4
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I found this interview question online at Pramp:

Given a 2D array (matrix) inputMatrix of integers, create a function spiralCopy that copies inputMatrix’s values into a 1D array in a spiral order, clockwise. Your function then should return that array. Analyze the time and space complexities of your solution.

Example:

inputMatrix = [
    [1, 2, 3, 4, 5],
    [6, 7, 8, 9, 10],
    [11, 12, 13, 14, 15],
    [16, 17, 18, 19, 20]
]

output:

[1, 2, 3, 4, 5, 10, 15, 20, 19, 18, 17, 16, 11, 6, 7, 8, 9, 14, 13, 12] 

Constraints:

  • 1 ≤ inputMatrix[0].length ≤ 100
  • 1 ≤ inputMatrix.length ≤ 100

My solution

def spiral_copy(inputMatrix):
    output = []

    top_row = 0
    bottom_row = len(inputMatrix) - 1
    left_col = 0
    right_col = len(inputMatrix[0]) - 1

    while top_row <= bottom_row and left_col <= right_col:

        for i in range(left_col, right_col + 1):
            output.append(inputMatrix[top_row][i])
        top_row += 1

        for i in range(top_row, bottom_row + 1):
            output.append(inputMatrix[i][right_col])
        right_col -= 1

        if top_row > bottom_row: break

        for i in range(right_col, left_col - 1, -1):
            output.append(inputMatrix[bottom_row][i])
        bottom_row -= 1 

        if left_col > right_col: break

        for i in range(bottom_row, top_row - 1, -1):
            output.append(inputMatrix[i][left_col])
        left_col += 1  

    return output


Passed these Test cases:

Input   
[[1,2],[3,4]]
Expected Result
[1, 2, 4, 3]
Input
[[1,2],[3,4]
Expected Result
[1, 2, 4, 3]

Input
[[1,2,3,4],[5,6,7,8],[9,10,11,12]]
Expected Result
[1, 2, 3, 4, 8, 12, 11, 10, 9, 5, 6, 7]

input
[[1,2],[3,4]
Expected Result
[1, 2, 3, 4, 5, 6, 12, 18, 17, 16, 15, 14, 13, 7, 8, 9, 10, 11]

Input
[[1,0],[0,1]]
Expected Result
[1, 0, 1, 0]

Input
[[1,2,3],[4,5,6],[7,8,9]]
Expected Result
[1, 2, 3, 6, 9, 8, 7, 4, 5]
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2
+50
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You’re being a bit verbose, adding elements one at a time in a loop to the output array. You can use .extend() to add several elements at once, and use a slice to extract the required elements from the inputMatrix rows:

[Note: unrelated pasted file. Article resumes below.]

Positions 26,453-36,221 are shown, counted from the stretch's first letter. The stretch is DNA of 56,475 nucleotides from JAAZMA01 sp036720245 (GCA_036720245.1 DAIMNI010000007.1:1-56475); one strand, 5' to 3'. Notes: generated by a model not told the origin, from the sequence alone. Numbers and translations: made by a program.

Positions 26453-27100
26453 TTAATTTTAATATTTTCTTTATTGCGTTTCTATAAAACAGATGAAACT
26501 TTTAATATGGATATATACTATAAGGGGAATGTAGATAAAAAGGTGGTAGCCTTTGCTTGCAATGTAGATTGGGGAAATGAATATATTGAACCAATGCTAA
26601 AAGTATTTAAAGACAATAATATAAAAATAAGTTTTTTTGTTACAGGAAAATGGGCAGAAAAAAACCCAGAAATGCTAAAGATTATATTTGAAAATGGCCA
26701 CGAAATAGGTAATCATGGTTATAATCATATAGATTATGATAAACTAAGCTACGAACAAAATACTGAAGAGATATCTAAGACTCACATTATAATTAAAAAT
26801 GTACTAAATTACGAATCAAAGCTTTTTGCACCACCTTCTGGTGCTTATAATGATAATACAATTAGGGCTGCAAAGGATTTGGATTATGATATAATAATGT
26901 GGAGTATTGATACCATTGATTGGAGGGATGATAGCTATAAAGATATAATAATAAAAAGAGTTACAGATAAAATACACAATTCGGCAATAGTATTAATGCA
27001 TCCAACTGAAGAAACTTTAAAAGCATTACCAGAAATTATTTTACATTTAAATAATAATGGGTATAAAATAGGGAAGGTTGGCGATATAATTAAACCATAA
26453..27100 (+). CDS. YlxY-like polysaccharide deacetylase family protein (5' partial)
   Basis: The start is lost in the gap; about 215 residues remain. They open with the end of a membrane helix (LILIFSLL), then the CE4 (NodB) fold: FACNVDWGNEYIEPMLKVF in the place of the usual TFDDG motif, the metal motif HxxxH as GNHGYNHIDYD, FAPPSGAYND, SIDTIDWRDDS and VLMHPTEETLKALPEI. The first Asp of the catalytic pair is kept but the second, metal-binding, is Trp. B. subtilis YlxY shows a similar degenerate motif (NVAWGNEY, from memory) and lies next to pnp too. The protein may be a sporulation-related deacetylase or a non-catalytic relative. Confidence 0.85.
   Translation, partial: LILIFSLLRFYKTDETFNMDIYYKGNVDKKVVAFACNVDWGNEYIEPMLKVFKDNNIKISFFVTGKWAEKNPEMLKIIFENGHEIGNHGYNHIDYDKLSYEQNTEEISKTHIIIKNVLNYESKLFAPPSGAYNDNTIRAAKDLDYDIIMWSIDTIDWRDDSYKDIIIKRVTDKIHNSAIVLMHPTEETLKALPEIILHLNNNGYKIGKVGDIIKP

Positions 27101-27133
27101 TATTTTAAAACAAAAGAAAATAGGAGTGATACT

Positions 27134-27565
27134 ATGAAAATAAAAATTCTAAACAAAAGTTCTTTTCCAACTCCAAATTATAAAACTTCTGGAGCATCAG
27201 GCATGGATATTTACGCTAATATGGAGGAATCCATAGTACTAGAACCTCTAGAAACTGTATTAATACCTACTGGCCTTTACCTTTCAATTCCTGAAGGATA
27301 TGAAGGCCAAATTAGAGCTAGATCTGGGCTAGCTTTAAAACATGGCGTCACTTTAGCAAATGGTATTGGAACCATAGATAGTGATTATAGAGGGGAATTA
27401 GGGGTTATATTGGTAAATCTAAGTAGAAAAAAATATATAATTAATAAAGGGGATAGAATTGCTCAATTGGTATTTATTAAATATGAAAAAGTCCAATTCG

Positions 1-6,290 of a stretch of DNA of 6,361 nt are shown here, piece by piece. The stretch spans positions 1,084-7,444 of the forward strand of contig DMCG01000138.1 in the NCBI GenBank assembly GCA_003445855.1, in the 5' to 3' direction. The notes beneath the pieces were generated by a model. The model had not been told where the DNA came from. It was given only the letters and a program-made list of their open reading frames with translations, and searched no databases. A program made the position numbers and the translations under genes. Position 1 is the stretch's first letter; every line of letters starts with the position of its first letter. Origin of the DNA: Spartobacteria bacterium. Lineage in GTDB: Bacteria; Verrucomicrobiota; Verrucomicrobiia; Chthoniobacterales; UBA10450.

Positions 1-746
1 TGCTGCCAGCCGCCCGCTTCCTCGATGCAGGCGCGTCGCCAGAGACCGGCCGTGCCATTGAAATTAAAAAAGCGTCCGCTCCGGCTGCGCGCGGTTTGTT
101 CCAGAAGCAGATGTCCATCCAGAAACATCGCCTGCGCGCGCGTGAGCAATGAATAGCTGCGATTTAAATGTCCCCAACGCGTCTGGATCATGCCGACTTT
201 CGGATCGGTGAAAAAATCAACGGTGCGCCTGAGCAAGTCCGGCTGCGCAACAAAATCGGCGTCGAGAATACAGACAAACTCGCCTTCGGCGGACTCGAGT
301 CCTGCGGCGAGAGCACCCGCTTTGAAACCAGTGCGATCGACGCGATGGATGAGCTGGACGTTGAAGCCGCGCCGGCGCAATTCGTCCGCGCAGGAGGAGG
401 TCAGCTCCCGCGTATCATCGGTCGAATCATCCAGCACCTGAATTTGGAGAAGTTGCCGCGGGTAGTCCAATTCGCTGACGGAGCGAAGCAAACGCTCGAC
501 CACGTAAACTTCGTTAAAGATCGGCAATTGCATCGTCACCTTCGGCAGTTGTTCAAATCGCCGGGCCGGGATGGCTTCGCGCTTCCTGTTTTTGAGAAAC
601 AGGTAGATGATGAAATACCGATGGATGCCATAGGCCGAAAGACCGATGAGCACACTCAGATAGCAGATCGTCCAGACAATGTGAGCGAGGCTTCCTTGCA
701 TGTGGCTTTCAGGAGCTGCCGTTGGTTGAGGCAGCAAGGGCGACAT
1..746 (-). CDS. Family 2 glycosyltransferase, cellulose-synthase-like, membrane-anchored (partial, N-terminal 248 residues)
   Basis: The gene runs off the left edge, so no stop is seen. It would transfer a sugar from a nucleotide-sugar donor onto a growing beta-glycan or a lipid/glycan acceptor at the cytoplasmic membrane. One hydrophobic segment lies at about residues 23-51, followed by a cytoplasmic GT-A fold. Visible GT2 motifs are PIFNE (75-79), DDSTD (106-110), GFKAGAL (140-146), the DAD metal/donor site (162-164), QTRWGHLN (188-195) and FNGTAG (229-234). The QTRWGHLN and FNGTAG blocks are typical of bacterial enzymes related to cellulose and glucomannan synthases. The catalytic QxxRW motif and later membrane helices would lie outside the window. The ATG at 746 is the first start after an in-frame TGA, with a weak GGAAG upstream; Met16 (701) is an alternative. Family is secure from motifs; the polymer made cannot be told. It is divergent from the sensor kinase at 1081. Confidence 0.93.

output.extend( inputMatrix[top_row][left_col:right_col+1] )

Unfortunately, you can’t slice a column (without using numpy), but you can still use list comprehension:

output.extend( inputMatrix[row][right_col] for row in range(top_row, bottom_row+1) )

Adding the elements at the bottom of the spiral would require a slice using a negative step, but left_col-1 will initially evaluate to -1 so inputMatrix[bottom_row][right_col:left_col-1:-1] doesn’t work as desired. You’d need to special case left_col == 0 and use the slice [right_col:None:-1] or [right_col::-1]. Alternately, you could use list comprehension.

Going up the left side is exactly like going down the right side: use list comprehension.

output.extend( inputMatrix[row][left_col] for row in range(bottom_row, top_row-1, -1) )

Notice I used row, instead of i, as the loop index. I feel this makes the code a little clearer.


An alternative method of doing the spiral copy would be to separate the index generation from the copy.

output = [ inputMatrix[r][c] for r, c in spiral(len(inputMaxtrix), len(inputMatrix[0])) ]

where spiral(rows, cols) is a generator function for the spiral coordinates. Writing the spiral generator left as an exercise to the student.

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  • \$\begingroup\$ great. Thank you. \$\endgroup\$ – NinjaG Feb 4 at 6:29

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